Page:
My green bean spread has been known as mock chopped liver for a generation. You can serve this hors d’oeuvre before a festive meal as an alternative to pâté for vegetarians or non-liver eaters, but I object to it’s nickname—it’s not mock anything! It’s a variable and novel way to enjoy fall green beans, especially the larger tough ones. Let’s elevate the green bean spread by re-naming it terrine de haricots verts: a much classier appetizer to serve before your Thanksgiving turkey.
If you search around for recipes, you’ll find richer, more amplified green bean spreads, but mine is lean, almost a pesto without cheese. To make it more the consistency of chopped liver and help hold the spread together, feel free to add mayonnaise, cream, or one to two chopped hard-boiled eggs. For a mellower, meatier flavor, increase the amount of chopped onion or scallion and sauté it in 2 to 3 tablespoons olive oil until it begins to caramelize. Also keep in mind, the more you whir the mix in your food processor, the smoother texture the spread will have.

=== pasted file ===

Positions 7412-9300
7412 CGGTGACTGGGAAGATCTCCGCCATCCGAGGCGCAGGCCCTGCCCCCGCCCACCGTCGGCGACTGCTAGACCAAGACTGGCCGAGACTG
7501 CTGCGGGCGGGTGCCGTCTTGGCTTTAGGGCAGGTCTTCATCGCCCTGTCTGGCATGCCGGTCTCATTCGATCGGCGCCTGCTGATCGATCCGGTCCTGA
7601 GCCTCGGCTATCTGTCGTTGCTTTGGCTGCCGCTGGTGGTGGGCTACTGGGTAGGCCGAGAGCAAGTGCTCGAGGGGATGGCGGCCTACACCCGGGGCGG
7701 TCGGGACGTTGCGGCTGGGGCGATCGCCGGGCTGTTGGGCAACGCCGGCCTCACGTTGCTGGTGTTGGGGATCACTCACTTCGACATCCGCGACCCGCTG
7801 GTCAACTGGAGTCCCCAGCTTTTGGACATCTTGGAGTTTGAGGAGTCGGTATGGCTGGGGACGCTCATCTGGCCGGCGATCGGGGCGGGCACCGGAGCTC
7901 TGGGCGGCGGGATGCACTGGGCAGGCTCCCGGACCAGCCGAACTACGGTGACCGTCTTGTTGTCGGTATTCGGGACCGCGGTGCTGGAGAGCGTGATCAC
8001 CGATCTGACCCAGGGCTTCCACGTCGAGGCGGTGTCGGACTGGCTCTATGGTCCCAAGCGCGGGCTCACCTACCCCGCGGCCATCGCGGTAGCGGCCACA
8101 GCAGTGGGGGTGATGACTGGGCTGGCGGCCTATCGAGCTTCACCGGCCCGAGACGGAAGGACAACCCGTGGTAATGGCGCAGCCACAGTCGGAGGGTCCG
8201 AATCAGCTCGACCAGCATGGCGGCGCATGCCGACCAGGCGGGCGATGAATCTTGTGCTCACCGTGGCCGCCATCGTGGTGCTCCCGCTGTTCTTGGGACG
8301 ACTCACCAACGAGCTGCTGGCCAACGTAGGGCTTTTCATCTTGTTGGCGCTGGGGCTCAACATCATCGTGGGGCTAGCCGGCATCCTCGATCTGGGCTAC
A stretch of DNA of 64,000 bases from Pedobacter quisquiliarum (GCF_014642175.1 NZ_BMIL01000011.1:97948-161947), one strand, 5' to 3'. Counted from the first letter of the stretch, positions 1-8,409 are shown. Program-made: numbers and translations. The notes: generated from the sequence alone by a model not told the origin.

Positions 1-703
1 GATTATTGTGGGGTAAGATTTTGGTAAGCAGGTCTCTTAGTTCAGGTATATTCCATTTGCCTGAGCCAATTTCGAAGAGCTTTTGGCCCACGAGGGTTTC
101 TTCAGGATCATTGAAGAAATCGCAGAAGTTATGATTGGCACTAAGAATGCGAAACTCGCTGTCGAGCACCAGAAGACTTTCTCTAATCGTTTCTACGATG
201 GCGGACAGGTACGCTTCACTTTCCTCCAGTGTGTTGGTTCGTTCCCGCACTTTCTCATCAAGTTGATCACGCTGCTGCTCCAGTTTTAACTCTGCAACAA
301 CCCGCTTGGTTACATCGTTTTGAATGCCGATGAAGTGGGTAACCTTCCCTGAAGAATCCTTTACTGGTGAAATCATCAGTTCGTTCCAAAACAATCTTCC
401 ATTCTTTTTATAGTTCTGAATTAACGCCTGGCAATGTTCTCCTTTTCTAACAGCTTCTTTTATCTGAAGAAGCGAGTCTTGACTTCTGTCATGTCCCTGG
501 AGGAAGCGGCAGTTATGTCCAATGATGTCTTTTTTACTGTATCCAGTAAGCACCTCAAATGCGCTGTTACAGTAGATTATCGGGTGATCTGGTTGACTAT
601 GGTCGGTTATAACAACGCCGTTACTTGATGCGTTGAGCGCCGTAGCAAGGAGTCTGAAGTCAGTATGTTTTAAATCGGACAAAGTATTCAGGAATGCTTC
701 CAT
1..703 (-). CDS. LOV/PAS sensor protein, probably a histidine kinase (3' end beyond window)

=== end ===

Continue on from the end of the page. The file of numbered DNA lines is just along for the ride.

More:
Set the terrine out in a pretty dish with a spreader and seeded crackers before the Thanksgiving meal. The next day, stuff a few spoonsful inside pita breads or piled on top of rounds of baguette, along with some humus, olives or melted cheese, and relish. The sandwiches will make quick lunch accompaniments for your leftover-turkey soup.
Yield: approximately 3/4 cup
- 1/2 pound green beans, trimmed
- 1/4 cup roasted almonds, walnuts or cashews
- 2 T. fresh herbs (parsley, basil, cilantro), chopped
- 1 large clove garlic
- 1 scallion or 1 small onion
- 1 T. wine vinegar or lemon juice
- 1 T. olive oil
- salt and pepper, to taste
Steam the green beans in a small amount of water until soft; rinse in cold water and drain. In food processor, finely chop nuts, then add remaining other ingredients, including beans. Process to your preferred consistency. Season and add more oil (or 2 tablespoons mayonnaise) if the mix is not smooth enough.